1. Green hydrogen production on a mass scale will pave the way towards efficiencies in both renewable power and the oil and gas industry – As technology breakthroughs and cost reductions, particularly in solar PV and wind, make green hydrogen production possible on a larger scale, more of it can be stored as a reserve for other potential uses. This includes providing a storage option for excess renewable energy which can then be reconverted to electric power when needed. From an industry perspective, instead of relying on outside merchants for blue hydrogen, industry can use green hydrogen for petroleum refining and for sustainable production of ammonia, methanol, and steel.
  2. Hydrogen's versatility has the potential to decarbonise hard-to-abate sectors – Hydrogen is applicable to more than just the power sector and can have real impacts in decarbonising hard-to-abate sectors such as transport and heating. In transport, hydrogen may be considered for use in heavy duty vehicles such as buses and trucks or trains, and ships that require faster refueling and operate longer distances. From a heating standpoint, an "all-electric" solution is not feasible due to costs associated with infrastructure upgrades. Hydrogen, however, can be blended into existing natural gas infrastructure and natural gas power plants to decarbonise industrial processes.
  3. Greater hydrogen quantities will enable other industries to reduce costs for hydrogen products – Economies of scale will drive down costs for hydrogen which will inevitably drive down costs of hydrogen products. One example of this is ammonia use to make fertilisers. Cost savings from cheap hydrogen production will cascade down the entire value chain to the benefit of the end user. Taking all hydrogen products into account, more hydrogen on the market could mean greater global food security, cost efficiencies in building infrastructure, and decreased petroleum refining costs for premium products.
  4. Hydrogen will create opportunities for international trade and create new energy relationships between producers and consumers – Facilitating investment and collaboration on hydrogen-related infrastructure and technologies to increase economies of scale will translate into more hydrogen supply and demand traded on the global market. In the short-term, blue hydrogen production in combination with CCUS will be the likely source of hydrogen production. Longer-term development of water hydrolysis and other Power to Gas technologies will see hydrogen become cheaper and more widespread thereby helping producer and consumer countries to optimise energy sector transformations. This will give rise to a robust hydrogen market that will increase investments and enhance energy sector integration.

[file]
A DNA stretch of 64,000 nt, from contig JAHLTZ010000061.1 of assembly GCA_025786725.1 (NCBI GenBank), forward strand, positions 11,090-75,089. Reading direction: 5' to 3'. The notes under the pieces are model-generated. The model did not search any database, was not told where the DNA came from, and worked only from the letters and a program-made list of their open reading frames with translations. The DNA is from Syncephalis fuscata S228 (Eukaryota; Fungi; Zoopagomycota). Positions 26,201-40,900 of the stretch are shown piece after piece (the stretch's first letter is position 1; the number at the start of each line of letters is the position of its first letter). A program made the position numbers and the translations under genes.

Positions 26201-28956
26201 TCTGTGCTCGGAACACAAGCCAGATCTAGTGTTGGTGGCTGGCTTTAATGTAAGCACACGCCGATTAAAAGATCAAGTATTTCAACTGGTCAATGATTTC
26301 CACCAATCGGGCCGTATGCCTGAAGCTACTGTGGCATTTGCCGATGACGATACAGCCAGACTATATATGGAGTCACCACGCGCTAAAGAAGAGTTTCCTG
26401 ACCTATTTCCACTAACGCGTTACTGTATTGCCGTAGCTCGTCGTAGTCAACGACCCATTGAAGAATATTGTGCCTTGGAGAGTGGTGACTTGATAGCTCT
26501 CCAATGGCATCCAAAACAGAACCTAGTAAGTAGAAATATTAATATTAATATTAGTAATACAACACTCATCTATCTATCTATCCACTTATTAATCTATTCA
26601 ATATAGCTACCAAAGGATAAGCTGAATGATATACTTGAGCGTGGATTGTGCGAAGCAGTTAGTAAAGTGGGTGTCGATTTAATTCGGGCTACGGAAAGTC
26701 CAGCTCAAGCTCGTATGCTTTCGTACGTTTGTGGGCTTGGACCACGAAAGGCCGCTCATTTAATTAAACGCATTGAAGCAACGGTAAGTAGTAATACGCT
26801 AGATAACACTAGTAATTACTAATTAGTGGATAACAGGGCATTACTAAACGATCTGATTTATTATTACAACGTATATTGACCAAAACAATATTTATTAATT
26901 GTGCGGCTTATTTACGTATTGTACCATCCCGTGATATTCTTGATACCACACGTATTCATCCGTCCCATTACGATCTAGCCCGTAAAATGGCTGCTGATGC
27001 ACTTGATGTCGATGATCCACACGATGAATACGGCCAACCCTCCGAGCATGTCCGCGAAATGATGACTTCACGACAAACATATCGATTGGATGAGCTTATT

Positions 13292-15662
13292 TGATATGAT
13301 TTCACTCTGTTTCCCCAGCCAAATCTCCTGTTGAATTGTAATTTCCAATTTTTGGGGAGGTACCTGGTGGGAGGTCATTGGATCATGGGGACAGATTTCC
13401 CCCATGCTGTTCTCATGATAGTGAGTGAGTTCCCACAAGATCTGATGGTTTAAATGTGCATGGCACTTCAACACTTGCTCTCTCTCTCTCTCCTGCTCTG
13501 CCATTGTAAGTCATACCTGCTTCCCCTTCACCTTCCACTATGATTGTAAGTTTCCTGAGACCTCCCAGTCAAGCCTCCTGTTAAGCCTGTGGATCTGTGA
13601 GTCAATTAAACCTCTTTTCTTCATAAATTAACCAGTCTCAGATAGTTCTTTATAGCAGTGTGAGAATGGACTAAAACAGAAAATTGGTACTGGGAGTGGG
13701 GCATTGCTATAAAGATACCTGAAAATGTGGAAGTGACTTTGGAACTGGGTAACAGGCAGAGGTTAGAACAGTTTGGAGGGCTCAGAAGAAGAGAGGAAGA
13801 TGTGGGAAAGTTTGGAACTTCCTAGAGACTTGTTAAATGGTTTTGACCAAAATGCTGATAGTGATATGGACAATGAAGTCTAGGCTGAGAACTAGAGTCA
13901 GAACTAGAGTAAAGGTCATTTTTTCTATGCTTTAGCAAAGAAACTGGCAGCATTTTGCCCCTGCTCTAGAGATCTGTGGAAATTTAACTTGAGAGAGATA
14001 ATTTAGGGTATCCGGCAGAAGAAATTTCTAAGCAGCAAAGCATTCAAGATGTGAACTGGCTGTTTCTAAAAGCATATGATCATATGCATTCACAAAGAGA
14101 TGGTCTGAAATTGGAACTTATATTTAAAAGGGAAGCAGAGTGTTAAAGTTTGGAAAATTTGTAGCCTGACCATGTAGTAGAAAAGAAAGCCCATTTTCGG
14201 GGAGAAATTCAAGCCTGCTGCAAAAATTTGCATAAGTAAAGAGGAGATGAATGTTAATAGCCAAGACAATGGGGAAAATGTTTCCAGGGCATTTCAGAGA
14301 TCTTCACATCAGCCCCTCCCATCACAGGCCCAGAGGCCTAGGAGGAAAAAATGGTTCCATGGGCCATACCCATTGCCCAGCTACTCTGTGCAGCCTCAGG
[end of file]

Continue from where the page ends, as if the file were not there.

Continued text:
1. Cooperate on competitive technologies that can increase hydrogen production, enhance the role of hydrogen in energy sector integration, and continue the momentum towards smart and orderly energy transitions.

    As the potential of hydrogen is reevaluated, governments can build on this momentum to advance the role hydrogen can play in accelerating energy sector transformations. This should include exploring an "all of the above" approach to hydrogen production, transport, use and storage. This includes Power to Gas technologies such as water electrolysis, photoelectrolysis, and methanation; production of blue hydrogen from fossil fuels in combination with CCUS; and exploring alternative nuclear, biomass, and plastic to hydrogen technologies. Exploring multiple options will help to balance risks while working towards viable and sustainable outcomes.

  2. Improve global energy data transparency by establishing standards and best practices on hydrogen production data and storage through the Joint Organisations Data Initiative (JODI).

    To restore energy market stability and meet globally shared goals, energy data requirements will demand greater transparency to deepen market insight across countries, market segments, and organisations. JODI improves energy market data visibility and transparency including by building on existing datasets. This includes data on hydrogen production, transport, use, and storage. In dialogue with government and industry, JODI can gather best practices and collaborate on how new standards for hydrogen are set and how data can be collected, compiled, and reported to the benefit of all stakeholders.

  3. Continue to engage in inclusive energy dialogue on the IEF platform with industry and government stakeholders through upcoming events including but not limited to:
    • The 7th IEF-IGU Ministerial Gas Forum hosted as a virtual event by Malaysia in Kuala Lumpur on 3 December 2020
    • The 17th IEF International Energy Ministerial and International Energy Business Forum hosted by the Saudi Arabia in 2021
    • The 5th IEF-EU Energy Day scheduled to take place in February 2021

    Integrating hydrogen in the energy system will require greater alignment between electric and natural gas and other energy market segments. Dialogue on market mechanisms and frameworks that regulate investment, trade, and technology transfer for both electrons and molecules will have greater importance. As a neutral facilitator of energy dialogue, the IEF provides the platform to balance industrial policies with open and well-regulated global energy markets.